This seminar will report on several streams of research within the “Living Well Within Limits” project. The Living Well Within Limits project investigates the energy requirements of well-being, from quantitative, participatory and provisioning systems perspectives. In this presentation, I will communicate individual and cross-cutting findings from the project, and their implications for the physics research community. In particular, I will share our most recent results on the international distribution of energy footprints, results on the national characteristics that enable high well-being at low energy use, and modelling of universal well-being energy requirements. I will show that achieving low-carbon well-being, both from the beneficiary (“consumer”) and supply-chain (producer) sides, involves strong distributional and political elements. Simply researching this area from a technical or economic lens is insufficient to draw out the reasons for poor outcomes and most promising avenues for positive change. I will connect this research to potential contributions from the physics community to some of the most important challenges humanity has ever faced.
Bio Julia Steinberger:
Professor Julia Steinberger researches and teaches in the interdisciplinary areas of Ecological Economics and Industrial Ecology. Her research examines the connections between resource use (energy and materials, greenhouse gas emissions) and societal performance (economic activity and human wellbeing). She is interested in quantifying the current and historical linkages between resource use and socioeconomic parameters, and identifying alternative development pathways to guide the necessary transition to a low carbon society. She is the recipient of a Leverhulme Research Leadership Award for her research project ‘Living Well Within Limits’ investigating how universal human well-being might be achieved within planetary boundaries. She is Lead Author for the IPCC’s 6th Assessment Report with Working Group 3.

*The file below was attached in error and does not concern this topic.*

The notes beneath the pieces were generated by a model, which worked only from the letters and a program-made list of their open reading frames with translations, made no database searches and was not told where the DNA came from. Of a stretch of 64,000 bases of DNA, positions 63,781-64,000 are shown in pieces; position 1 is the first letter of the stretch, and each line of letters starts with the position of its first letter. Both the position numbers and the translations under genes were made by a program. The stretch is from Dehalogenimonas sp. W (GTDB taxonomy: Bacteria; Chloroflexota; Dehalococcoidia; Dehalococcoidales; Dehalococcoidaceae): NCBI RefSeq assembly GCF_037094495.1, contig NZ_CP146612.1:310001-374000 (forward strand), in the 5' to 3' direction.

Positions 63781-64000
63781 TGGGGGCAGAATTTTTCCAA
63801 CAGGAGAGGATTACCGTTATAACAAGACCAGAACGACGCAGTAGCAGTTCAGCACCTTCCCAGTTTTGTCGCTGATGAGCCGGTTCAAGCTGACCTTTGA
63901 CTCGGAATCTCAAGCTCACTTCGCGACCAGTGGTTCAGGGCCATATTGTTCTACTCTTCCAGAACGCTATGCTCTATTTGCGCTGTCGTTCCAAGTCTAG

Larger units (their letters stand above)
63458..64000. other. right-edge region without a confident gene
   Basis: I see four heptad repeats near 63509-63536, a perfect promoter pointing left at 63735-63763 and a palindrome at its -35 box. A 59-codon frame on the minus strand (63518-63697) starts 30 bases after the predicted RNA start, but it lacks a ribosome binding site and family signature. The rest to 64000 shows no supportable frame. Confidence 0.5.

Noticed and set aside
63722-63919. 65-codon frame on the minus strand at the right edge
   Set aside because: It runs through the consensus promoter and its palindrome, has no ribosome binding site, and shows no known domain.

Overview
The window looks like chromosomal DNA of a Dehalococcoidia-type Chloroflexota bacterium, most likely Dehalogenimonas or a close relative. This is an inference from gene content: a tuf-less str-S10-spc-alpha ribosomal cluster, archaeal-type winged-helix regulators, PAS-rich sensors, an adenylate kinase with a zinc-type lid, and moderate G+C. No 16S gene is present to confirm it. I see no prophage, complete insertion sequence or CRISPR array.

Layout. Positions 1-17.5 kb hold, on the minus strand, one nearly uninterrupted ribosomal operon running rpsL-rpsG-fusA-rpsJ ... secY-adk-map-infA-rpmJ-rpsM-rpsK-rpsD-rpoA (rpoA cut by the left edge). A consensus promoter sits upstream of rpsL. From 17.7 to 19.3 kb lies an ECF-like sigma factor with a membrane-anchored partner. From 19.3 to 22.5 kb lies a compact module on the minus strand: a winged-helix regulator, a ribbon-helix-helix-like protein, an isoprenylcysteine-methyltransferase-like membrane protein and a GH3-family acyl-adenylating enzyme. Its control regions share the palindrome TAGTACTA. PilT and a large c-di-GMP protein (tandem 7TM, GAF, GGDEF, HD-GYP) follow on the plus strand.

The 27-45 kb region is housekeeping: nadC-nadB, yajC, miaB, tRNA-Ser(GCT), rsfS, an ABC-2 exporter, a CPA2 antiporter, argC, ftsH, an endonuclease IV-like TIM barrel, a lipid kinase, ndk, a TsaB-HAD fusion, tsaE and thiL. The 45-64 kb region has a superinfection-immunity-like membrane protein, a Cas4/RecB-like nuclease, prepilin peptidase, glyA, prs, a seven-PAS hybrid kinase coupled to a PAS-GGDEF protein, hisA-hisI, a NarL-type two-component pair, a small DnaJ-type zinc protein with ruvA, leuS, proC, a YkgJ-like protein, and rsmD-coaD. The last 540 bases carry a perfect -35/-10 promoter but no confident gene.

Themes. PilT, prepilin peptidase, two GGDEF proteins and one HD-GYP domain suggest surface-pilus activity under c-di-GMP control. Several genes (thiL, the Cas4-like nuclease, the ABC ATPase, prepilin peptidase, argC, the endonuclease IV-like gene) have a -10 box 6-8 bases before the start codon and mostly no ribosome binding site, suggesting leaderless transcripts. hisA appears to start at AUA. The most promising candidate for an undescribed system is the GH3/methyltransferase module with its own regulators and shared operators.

Prof. Steinberger is Professor of Societal Challenges of Climate Change at the University of Lausanne since 2020. Before that, she worked at the University of Leeds, and was a Senior Researcher at the Institute of Social Ecology in Vienna (SEC), where she investigated sustainable cities and the links between material use and economic performance. She has held postdoctoral positions at the Universities of Lausanne and Zurich, and obtained her PhD from the Massachusetts Institute of Technology. She has published over 40 internationally peer-reviewed articles since 2009 in journals including Nature Climate Change, Nature Sustainability, WIRES-Climate Change, Environmental Science & Technology, PLOS ONE and Environmental Research Letters.